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Column Cholesky Factorization: A=R T R

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for j = 1 : n

for k = 1 : j-1

% cmod(j,k)

for i = j : n

A(i,j) = A(i,j) – A(i,k)*A(j,k);

end;

end;

% cdiv(j)

A(j,j) = sqrt(A(j,j));

for i = j+1 : n

A(i,j) = A(i,j) / A(j,j);

end;

end;

j

R

RT

A

RT

- Column j of A becomes column j of RT

- Full:
- 2-dimensional array of real or complex numbers
- (nrows*ncols) memory

- Sparse:
- compressed column storage
- about (1.5*nzs + .5*ncols) memory

D

for j = 1 : n

for k < j with A(j,k) nonzero

% sparse cmod(j,k)

A(j:n, j) = A(j:n, j) – A(j:n, k)*A(j, k);

end;

% sparse cdiv(j)

A(j,j) = sqrt(A(j,j));

A(j+1:n, j) = A(j+1:n, j) / A(j,j);

end;

j

R

RT

A

RT

- Column j of A becomes column j of RT

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Fill:new nonzeros in factor

Symmetric Gaussian elimination:

for j = 1 to n add edges between j’s higher-numbered neighbors

G+(A)[chordal]

G(A)

- Preorder
- Independent of numerics

- Symbolic Factorization
- Elimination tree
- Nonzero counts
- Supernodes
- Nonzero structure of R

- Numeric Factorization
- Static data structure
- Supernodes use BLAS3 to reduce memory traffic

- Triangular Solves

x

A

RT

R

- Compute factors of A by Gaussian elimination, but ignore fill
- Preconditioner B = RTR A, not formed explicitly
- Compute B-1z by triangular solves (in time nnz(A))
- Total storage is O(nnz(A)), static data structure
- Either symmetric (IC) or nonsymmetric (ILU)

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2

- Allow one or more “levels of fill”
- unpredictable storage requirements

- Allow fill whose magnitude exceeds a “drop tolerance”
- may get better approximate factors than levels of fill
- unpredictable storage requirements
- choice of tolerance is ad hoc

- Partial pivoting (for nonsymmetric A)
- “Modified ILU” (MIC): Add dropped fill to diagonal of U or R
- A and RTR have same row sums
- good in some PDE contexts

- Choice of parameters
- good: smooth transition from iterative to direct methods
- bad: very ad hoc, problem-dependent
- tradeoff: time per iteration (more fill => more time)vs # of iterations (more fill => fewer iters)

- Effectiveness
- condition number usually improves (only) by constant factor (except MIC for some problems from PDEs)
- still, often good when tuned for a particular class of problems

- Parallelism
- Triangular solves are not very parallel
- Reordering for parallel triangular solve by graph coloring

- Goal is to reduce fill, making Cholesky factorization cheaper.
- Minimum degree:
- Eliminate row/col with fewest nzs, add fill, repeat
- Theory: can be suboptimal even on 2D model problem
- Practice: often wins for medium-sized problems

- Nested dissection:
- Find a separator, number it last, proceed recursively
- Theory: approx optimal separators => approx optimal fill and flop count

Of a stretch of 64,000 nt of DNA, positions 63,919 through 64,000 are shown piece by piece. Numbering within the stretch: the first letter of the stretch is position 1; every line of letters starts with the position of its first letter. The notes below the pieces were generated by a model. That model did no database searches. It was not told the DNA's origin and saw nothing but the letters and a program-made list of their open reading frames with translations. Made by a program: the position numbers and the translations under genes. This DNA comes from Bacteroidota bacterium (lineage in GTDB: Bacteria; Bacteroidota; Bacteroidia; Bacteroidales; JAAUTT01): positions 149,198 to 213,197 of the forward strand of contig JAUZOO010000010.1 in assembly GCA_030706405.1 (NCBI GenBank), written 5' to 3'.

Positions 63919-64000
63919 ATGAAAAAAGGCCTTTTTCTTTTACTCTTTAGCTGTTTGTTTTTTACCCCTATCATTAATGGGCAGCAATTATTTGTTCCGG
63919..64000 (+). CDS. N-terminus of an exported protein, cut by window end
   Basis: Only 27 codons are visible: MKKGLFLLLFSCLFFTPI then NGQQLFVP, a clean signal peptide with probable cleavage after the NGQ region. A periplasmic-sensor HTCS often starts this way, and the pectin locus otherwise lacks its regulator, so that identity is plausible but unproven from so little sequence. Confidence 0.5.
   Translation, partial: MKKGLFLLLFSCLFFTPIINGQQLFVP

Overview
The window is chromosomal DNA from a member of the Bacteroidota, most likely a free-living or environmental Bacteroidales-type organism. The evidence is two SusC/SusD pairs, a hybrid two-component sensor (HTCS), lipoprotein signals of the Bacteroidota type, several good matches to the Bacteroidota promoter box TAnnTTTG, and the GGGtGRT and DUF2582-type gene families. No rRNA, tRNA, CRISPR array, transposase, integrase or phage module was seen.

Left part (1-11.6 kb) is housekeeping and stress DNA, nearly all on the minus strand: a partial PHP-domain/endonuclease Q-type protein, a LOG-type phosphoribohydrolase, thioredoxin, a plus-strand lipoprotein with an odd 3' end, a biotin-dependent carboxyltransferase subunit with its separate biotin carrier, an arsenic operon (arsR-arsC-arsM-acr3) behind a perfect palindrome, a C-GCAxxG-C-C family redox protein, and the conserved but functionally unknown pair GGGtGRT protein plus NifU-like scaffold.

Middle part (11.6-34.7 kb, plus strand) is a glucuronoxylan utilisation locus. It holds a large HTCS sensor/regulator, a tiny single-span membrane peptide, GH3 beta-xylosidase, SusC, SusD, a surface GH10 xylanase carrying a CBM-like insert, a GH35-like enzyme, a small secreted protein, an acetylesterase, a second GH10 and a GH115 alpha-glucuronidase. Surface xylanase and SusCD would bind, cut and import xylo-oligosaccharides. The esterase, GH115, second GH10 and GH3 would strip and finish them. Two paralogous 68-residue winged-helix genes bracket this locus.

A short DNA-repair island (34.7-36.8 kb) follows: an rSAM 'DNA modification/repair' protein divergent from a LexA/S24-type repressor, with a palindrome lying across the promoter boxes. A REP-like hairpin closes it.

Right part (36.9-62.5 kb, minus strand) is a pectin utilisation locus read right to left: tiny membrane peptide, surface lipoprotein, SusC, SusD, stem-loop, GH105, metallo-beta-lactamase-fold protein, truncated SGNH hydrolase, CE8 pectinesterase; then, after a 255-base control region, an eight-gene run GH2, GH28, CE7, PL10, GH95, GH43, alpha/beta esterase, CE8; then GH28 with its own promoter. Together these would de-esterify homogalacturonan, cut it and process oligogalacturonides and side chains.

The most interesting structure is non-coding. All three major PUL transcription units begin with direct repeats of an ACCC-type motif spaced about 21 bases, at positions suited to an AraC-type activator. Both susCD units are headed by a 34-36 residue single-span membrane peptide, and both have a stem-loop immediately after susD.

- Practice: often wins for very large problems

- Banded orderings (Reverse Cuthill-McKee, Sloan, . . .):
- Try to keep all nonzeros close to the diagonal
- Theory, practice: often wins for “long, thin” problems

- Best orderings for direct methods are ND/MD hybrids.

- Nonsymmetric approximate minimum degree:
- p = colamd(A);
- column permutation: lu(A(:,p)) often sparser than lu(A)
- also for QR factorization

- Symmetric approximate minimum degree:
- p = symamd(A);
- symmetric permutation: chol(A(p,p)) often sparser than chol(A)

- Reverse Cuthill-McKee
- p = symrcm(A);
- A(p,p) often has smaller bandwidth than A
- similar to Sparspak RCM

D

- Symmetric matrix permutations don’t change the convergence of unpreconditioned CG
- Symmetric matrix permutations affect the quality of an incomplete factorization – poorly understood, controversial
- Often banded (RCM) is best for IC(0) / ILU(0)
- Often min degree & nested dissection are bad for no-fill incomplete factorization but good if some fill is allowed
- Some experiments with orderings that use matrix values
- e.g. “minimum discarded fill” order
- sometimes effective but expensive to compute

- Dynamic permutation: ILU with row or column pivoting
- E.g. ILUTP (Saad), Matlab “luinc”
- More robust but more expensive than ILUT

- Static permutation: Try to increase diagonal dominance
- E.g. bipartite weighted matching (Duff & Koster)
- Often effective; no theory for quality of preconditioner

- Field is not well understood, to say the least

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PA

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- Represent A as a weighted, undirected bipartite graph (one node for each row and one node for each column)
- Find matching (set of independent edges) with maximum product of weights
- Permute rows to place matching on diagonal
- Matching algorithm also gives a row and column scaling to make all diag elts =1 and all off-diag elts <=1

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A

A

B-1

- Compute B-1 A explicitly
- Minimize || A B-1 – I ||F (in parallel, by columns)
- Variants: factored form of B-1, more fill, . .
- Good: very parallel, seldom breaks down
- Bad: effectiveness varies widely

n1/2

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Time to solve model problem (Poisson’s equation) on regular mesh

n1/2

n1/3

Time and space to solve any problem on any well-shaped finite element mesh